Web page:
Title: The Garbage Monster from Outer SpaceHank #32 - The Garbage Monster from Outer Space
Author: John R. Erickson
Illustrator: Gerald L. Holmes
Pages: 126
Reading Level: 9 & up
Star Rating: Undecided

Hank returns in yet another tale of law and order from the ranchlands of Texas.

The Story.

Arkle, snobsluf… Drover! A gang of raccoons is vandalizing Sally May’s trash cans. Quick, wake up, organize, attack, bonsai! Evil must be thwarted, justice prevail! See the cowards run – how easily they are driven from these deliciously amazing, terribly tempting, yummy chicken bones…

So, maybe Hank did start to snack on them. But just because he was found, well, IN the trash can, is no reason for Sally May to assume that he was the one who tipped them over in the first place! How could she accuse him – head of Ranch Security, symbol of law and order – of this criminal deed? Fine, if that’s what she thought of him, he’d show her; he’d abandon her to ravaging raccoons and become an outlaw himself!

Will Hank realize that deserting the cause of justice is never proper, even when he has been terribly wounded by those he loves?

Cautions.

One thing I’ve learned about Hank stories is that often the title has to do only with an episode in the story. Take this story for example – the “garbage monster” (though foreshadowed in the first chapter) only appears for six pages before being correctly identified as a raccoon. The tooth fairy, the Easter Bunny, and bone monsters are all mentioned.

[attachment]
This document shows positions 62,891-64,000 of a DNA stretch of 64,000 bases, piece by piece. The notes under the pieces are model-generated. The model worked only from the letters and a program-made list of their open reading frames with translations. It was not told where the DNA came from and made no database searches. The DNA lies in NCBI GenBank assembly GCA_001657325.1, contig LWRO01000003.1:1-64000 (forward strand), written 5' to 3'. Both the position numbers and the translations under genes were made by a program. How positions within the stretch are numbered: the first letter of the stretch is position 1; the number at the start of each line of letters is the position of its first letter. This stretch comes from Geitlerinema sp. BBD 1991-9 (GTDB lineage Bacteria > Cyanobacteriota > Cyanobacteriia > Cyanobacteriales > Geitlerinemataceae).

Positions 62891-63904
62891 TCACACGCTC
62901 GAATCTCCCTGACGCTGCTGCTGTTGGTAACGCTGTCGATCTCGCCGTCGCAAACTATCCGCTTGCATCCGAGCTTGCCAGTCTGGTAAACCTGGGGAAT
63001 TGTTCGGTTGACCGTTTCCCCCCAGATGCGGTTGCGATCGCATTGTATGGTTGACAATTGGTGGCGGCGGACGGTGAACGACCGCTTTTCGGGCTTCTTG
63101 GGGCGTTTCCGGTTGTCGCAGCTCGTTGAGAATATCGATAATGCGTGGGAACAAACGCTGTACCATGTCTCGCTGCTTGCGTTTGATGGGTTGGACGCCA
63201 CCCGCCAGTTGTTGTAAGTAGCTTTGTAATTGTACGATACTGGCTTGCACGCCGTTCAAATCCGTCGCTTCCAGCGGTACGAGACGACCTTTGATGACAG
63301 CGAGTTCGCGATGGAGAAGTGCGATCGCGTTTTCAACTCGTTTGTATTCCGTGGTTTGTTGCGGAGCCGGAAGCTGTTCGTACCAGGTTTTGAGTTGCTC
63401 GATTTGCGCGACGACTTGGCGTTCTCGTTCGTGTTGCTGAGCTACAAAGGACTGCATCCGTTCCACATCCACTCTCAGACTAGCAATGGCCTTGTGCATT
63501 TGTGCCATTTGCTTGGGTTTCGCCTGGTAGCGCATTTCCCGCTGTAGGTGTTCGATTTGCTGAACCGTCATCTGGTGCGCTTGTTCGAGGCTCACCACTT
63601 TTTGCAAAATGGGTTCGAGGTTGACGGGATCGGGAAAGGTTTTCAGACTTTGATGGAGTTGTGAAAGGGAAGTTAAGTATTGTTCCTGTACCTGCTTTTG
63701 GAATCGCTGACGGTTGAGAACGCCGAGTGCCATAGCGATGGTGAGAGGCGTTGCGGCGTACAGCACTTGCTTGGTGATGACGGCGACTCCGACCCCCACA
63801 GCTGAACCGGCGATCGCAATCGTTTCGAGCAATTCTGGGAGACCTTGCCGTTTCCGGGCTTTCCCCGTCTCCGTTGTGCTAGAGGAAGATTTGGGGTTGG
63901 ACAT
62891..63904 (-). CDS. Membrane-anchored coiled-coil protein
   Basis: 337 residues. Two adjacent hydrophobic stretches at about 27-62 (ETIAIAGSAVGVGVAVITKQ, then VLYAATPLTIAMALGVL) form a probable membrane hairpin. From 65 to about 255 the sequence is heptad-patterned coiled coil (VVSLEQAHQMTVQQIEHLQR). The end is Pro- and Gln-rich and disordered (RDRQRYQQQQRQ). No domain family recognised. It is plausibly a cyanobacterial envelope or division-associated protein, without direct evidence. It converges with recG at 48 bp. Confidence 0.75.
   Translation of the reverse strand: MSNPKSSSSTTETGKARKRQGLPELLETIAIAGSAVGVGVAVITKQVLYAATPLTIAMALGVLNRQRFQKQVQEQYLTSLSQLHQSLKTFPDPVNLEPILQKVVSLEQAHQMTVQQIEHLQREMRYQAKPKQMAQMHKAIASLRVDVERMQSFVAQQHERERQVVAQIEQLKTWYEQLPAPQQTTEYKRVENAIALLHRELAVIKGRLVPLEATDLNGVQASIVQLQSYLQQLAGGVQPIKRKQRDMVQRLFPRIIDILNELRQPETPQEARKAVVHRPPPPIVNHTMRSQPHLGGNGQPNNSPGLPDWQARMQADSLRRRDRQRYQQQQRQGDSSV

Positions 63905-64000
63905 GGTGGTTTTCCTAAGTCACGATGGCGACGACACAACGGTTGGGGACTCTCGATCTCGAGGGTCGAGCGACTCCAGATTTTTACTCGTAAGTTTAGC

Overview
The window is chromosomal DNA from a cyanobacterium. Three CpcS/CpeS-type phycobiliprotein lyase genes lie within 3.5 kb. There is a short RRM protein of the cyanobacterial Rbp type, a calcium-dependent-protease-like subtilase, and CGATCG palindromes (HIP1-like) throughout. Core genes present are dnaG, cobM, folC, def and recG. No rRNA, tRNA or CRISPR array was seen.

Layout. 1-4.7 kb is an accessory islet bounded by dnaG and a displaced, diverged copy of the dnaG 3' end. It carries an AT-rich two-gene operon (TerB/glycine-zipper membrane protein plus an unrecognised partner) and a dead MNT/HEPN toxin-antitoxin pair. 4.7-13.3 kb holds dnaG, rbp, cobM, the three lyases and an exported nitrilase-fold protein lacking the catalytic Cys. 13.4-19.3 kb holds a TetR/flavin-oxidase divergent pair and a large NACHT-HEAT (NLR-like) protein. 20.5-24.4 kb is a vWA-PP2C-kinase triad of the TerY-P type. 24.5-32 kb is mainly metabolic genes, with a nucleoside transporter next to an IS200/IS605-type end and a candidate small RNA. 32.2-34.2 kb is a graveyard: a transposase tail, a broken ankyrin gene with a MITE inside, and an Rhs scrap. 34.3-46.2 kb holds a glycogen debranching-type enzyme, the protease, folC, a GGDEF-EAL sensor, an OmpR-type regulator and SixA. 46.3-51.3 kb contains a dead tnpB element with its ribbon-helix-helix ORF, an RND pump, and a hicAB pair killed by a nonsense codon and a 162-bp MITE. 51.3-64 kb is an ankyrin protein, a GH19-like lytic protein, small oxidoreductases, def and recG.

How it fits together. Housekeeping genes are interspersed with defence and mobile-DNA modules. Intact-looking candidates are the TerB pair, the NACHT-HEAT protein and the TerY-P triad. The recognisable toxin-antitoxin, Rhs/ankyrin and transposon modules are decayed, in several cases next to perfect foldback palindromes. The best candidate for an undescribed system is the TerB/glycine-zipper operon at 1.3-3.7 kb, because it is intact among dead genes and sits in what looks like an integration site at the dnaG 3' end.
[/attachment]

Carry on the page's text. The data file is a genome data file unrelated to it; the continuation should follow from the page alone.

Also, apparently, Hank and Little Alfred are able to speak to each other.

One thing I did appreciate was M. Erickson’s addressing of the “if it feels right it must be right” issue. Although he knows he shouldn’t, Hank plunders a trash can upon being urged “What [smells] great can’t be wrong, right?” by Eddy the raccoon, but later admits that “What I did was wrong. I knew it was wrong and I did it anyway. A guy has to pay for his bad habits.” [pg. 122]

Also, Hank tells that “There’s a huge difference between a fib and a lie. A fib is a small lie for your own good.” [pg. 6] Hank seems to genuinely believe this and often stretches the truth (which makes the narrative very funny, but isn’t quite a good example). Usually Hank’s “fibs” don’t do him any good and even make things tougher for him.

Hank once again encounters Missy, the coyote princess, whose qualities of beauty he describes in detail and with much rapture.

Hank and co. often engage in arguments and name-calling. Mild euphemisms (gosh, darn, heck, etc.) are used regularly.

Conclusion. I, as a young adult, enjoy reading Hank the Cowdog. I find it offers me perspective and relaxation when I’m stressed, and, because of my age, I am able to enjoy the humor and leave the silliness behind. However, I do not think it likely that young readers will be able to read Hank the Cowdog without being encouraged in silliness and sarcasm. For this reason, I do not recommend Hank the Cowdog for young readers, while reserving the right to enjoy it myself.

Note: This is a review of The Garbage Monster from Outer Space not the entire Hank the Cowdog series.

Review © 2014 Laura Verret

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